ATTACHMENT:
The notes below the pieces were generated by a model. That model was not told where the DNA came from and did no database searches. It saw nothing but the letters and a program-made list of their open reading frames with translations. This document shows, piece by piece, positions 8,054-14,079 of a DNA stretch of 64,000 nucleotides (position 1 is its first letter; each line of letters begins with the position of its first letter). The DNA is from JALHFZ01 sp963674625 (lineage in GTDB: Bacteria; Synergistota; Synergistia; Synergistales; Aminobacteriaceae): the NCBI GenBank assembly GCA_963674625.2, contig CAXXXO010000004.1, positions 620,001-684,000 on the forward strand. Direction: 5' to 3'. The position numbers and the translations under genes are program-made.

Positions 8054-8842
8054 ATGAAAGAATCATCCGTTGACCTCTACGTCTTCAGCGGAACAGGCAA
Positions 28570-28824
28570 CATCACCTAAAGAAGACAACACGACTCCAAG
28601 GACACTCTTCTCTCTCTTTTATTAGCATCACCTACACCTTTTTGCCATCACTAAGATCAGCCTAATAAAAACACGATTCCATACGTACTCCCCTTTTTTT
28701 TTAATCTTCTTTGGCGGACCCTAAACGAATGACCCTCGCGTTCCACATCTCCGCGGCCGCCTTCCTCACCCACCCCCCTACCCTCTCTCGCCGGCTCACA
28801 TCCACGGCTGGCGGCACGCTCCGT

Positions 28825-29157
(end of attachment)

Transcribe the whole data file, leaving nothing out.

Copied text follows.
The notes below the pieces were generated by a model. That model was not told where the DNA came from and did no database searches. It saw nothing but the letters and a program-made list of their open reading frames with translations. This document shows, piece by piece, positions 8,054-14,079 of a DNA stretch of 64,000 nucleotides (position 1 is its first letter; each line of letters begins with the position of its first letter). The DNA is from JALHFZ01 sp963674625 (lineage in GTDB: Bacteria; Synergistota; Synergistia; Synergistales; Aminobacteriaceae): the NCBI GenBank assembly GCA_963674625.2, contig CAXXXO010000004.1, positions 620,001-684,000 on the forward strand. Direction: 5' to 3'. The position numbers and the translations under genes are program-made.

Positions 8054-8842
8054 ATGAAAGAATCATCCGTTGACCTCTACGTCTTCAGCGGAACAGGCAA
Positions 28570-28824
28570 CATCACCTAAAGAAGACAACACGACTCCAAG
28601 GACACTCTTCTCTCTCTTTTATTAGCATCACCTACACCTTTTTGCCATCACTAAGATCAGCCTAATAAAAACACGATTCCATACGTACTCCCCTTTTTTT
28701 TTAATCTTCTTTGGCGGACCCTAAACGAATGACCCTCGCGTTCCACATCTCCGCGGCCGCCTTCCTCACCCACCCCCCTACCCTCTCTCGCCGGCTCACA
28801 TCCACGGCTGGCGGCACGCTCCGT

Positions 28825-29157